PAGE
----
DCSD explores options for school resource officer funding

Posted 6/4/19

The Douglas County Board of Education has expressed skepticism of the board of county commissioners’ proposal to fund an ongoing $3.3 million for additional school resource officers, in part …

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DCSD explores options for school resource officer funding

Posted

The Douglas County Board of Education has expressed skepticism of the board of county commissioners’ proposal to fund an ongoing $3.3 million for additional school resource officers, in part because the district’s budget has already been prepared for the 2019-20 school year.

The commissioners’ plan would require schools to pay an annual 50% match for the SROs.

“We do appreciate the Commissioners recommending that $10-13 million of taxpayer dollars be used to support PUBLIC school safety and mental health support,” a statement on behalf of the school board says. “However, asking recipients to show that they have `skin in the game’ by matching this funding not only exacerbates `competition for dollars’ but it is virtually impossible when plans for school budgets expenditures have already been committed. It is critical to distribute resources that will promote equity, as opposed to whether a school has matching financial resources.”

At a May 28 meeting — exactly three weeks after a shooting at STEM School Highlands Ranch left one student dead and eight others injured — commissioners allocated $13.3 million toward school safety initiatives.

Their plan outlined an ongoing $3 million to pay for 61 schools resource officers in the county by the 2021-22 school year, contingent on the 50% annual match, along with the formation of two committees that would dictate spending of a $10 million one-time gift.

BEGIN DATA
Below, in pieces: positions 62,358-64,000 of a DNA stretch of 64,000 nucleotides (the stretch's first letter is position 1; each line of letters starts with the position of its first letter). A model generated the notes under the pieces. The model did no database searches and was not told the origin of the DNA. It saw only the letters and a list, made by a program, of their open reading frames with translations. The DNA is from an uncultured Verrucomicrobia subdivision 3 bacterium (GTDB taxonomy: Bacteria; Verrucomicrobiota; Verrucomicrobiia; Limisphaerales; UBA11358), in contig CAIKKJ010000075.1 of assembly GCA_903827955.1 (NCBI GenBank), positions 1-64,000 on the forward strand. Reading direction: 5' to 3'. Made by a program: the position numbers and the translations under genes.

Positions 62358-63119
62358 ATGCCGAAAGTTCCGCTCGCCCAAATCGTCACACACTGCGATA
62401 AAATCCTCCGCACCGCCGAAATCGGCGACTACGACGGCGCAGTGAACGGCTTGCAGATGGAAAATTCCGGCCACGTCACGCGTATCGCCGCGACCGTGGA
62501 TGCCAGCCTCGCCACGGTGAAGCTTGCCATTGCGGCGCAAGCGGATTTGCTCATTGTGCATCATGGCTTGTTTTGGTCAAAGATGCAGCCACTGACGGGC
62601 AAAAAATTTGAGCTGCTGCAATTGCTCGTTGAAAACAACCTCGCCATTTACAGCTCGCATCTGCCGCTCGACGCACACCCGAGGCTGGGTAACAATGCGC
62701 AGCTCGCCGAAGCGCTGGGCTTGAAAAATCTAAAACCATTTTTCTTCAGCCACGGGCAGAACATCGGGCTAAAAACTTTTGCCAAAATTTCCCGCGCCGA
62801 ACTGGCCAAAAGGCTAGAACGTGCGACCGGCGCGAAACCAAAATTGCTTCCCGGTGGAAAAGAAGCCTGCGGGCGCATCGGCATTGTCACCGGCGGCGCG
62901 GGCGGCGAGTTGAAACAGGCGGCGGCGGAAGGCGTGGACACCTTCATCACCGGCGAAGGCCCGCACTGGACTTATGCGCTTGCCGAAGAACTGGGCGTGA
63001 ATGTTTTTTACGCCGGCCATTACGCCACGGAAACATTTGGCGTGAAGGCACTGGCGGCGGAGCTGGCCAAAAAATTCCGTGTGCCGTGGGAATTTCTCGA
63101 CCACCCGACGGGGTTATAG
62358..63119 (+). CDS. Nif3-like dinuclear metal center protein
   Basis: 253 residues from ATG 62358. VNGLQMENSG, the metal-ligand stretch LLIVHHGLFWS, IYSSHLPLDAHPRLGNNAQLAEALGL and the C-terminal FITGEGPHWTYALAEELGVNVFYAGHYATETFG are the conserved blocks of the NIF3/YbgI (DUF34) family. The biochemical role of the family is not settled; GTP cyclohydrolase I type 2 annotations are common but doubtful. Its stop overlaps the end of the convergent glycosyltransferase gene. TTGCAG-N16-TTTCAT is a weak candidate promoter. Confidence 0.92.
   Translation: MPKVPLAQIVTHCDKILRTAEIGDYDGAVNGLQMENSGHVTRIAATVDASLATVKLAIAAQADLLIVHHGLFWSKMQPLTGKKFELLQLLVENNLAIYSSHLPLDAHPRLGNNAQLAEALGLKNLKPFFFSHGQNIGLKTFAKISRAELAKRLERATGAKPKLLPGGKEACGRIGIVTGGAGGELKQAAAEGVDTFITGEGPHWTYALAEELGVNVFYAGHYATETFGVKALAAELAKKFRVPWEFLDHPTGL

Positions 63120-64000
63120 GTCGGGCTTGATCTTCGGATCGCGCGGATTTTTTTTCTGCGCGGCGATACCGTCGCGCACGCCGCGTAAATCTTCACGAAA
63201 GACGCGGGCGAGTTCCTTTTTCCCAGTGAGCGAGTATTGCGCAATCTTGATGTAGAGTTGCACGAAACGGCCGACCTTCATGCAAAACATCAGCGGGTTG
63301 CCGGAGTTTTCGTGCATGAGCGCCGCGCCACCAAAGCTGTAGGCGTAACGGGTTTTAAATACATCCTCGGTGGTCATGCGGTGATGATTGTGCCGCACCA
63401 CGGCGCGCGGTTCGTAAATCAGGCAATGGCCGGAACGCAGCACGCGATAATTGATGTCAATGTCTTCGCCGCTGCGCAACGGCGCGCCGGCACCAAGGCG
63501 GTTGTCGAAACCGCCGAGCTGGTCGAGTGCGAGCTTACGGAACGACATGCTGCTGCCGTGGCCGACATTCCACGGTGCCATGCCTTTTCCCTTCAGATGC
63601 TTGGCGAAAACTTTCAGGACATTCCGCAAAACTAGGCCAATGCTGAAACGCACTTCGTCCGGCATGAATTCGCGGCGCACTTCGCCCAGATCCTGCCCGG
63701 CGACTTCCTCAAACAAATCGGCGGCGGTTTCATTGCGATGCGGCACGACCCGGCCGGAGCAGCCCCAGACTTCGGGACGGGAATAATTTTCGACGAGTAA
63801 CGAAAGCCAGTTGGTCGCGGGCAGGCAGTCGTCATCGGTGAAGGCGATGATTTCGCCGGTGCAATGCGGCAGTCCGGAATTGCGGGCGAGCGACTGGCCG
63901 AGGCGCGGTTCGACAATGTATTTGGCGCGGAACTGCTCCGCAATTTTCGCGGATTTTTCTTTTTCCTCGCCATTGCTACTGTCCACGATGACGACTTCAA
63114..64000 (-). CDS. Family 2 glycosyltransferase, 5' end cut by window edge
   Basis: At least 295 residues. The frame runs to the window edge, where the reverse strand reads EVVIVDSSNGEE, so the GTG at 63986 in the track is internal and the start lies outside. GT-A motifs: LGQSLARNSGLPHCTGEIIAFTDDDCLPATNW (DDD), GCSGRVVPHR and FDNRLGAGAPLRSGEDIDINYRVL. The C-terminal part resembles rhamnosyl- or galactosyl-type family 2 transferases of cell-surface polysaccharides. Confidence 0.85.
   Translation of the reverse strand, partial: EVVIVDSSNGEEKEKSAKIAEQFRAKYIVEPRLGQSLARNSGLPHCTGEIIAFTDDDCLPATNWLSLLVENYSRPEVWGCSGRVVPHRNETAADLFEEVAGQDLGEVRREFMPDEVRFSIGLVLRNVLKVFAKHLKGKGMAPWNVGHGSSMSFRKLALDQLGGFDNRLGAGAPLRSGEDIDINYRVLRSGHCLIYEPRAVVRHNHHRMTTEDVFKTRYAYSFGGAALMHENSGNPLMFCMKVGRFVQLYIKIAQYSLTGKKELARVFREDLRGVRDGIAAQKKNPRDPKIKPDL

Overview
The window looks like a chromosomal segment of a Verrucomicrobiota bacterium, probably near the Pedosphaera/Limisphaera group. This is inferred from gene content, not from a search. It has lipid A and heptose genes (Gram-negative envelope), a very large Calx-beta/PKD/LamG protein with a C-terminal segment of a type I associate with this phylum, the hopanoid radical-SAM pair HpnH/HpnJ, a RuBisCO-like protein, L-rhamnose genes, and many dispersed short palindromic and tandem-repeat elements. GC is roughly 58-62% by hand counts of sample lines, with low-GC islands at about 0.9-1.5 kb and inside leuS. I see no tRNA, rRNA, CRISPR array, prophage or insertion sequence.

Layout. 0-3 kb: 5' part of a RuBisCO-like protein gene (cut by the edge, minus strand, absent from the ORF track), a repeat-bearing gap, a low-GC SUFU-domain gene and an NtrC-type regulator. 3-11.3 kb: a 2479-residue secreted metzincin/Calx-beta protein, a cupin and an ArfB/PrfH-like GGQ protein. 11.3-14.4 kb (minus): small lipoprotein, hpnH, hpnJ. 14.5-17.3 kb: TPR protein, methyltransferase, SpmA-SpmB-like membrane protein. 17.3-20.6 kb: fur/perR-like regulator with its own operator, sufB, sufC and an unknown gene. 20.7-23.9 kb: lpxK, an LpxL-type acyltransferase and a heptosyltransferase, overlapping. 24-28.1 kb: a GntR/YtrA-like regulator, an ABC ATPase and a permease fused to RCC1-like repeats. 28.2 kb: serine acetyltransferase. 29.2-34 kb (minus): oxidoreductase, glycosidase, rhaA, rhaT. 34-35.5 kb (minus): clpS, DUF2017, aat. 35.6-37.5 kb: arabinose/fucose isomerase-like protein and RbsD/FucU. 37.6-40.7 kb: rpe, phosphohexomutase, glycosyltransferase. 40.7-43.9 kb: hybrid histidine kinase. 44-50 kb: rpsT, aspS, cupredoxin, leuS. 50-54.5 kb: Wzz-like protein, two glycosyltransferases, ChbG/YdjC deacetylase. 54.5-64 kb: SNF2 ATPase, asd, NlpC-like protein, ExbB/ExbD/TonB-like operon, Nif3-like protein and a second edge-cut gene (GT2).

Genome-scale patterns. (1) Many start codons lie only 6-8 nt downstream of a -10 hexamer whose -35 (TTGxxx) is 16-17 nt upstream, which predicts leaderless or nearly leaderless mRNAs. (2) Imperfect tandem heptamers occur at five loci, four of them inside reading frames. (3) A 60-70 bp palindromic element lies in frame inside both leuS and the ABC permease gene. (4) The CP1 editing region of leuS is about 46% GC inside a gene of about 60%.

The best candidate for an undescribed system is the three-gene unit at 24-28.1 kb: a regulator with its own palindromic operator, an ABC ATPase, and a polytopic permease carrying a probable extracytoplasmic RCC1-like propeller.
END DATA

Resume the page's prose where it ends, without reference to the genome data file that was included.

School board President David Ray said there has been no decision regarding the district’s ability to fund the 50% match for SROs, but that “district staff is in the process of developing some potential options for the board to consider.”

The district’s proposed budget for the 2019-20 school year will be presented to the board of education for approval at a board meeting beginning at 5 p.m. on June 18 at the district’s administration building, 620 Wilcox St., Castle Rock.

Board members have also expressed concerns about the terms of the commissioners’ proposal, which would provide SROs to not only traditional public schools and charter schools but also to private schools.

“I personally have great pause that you are including private schools in this conversation because this is public money, and we know we don’t give public money to private entities because we have no control over those,” school board member Anne-Marie Lemieux said at a May 23 study session with the board of commissioners.

County Commissioner Abe Laydon said the board consulted with county legal staff before including private schools in their proposal and concluded it was within their purview.

Commissioners said they remain optimistic. They have yet to discuss what will happen if the school district declines their financial offer.

If the district does decline the money, Laydon expects members of the public “will have a lot to say about that.”

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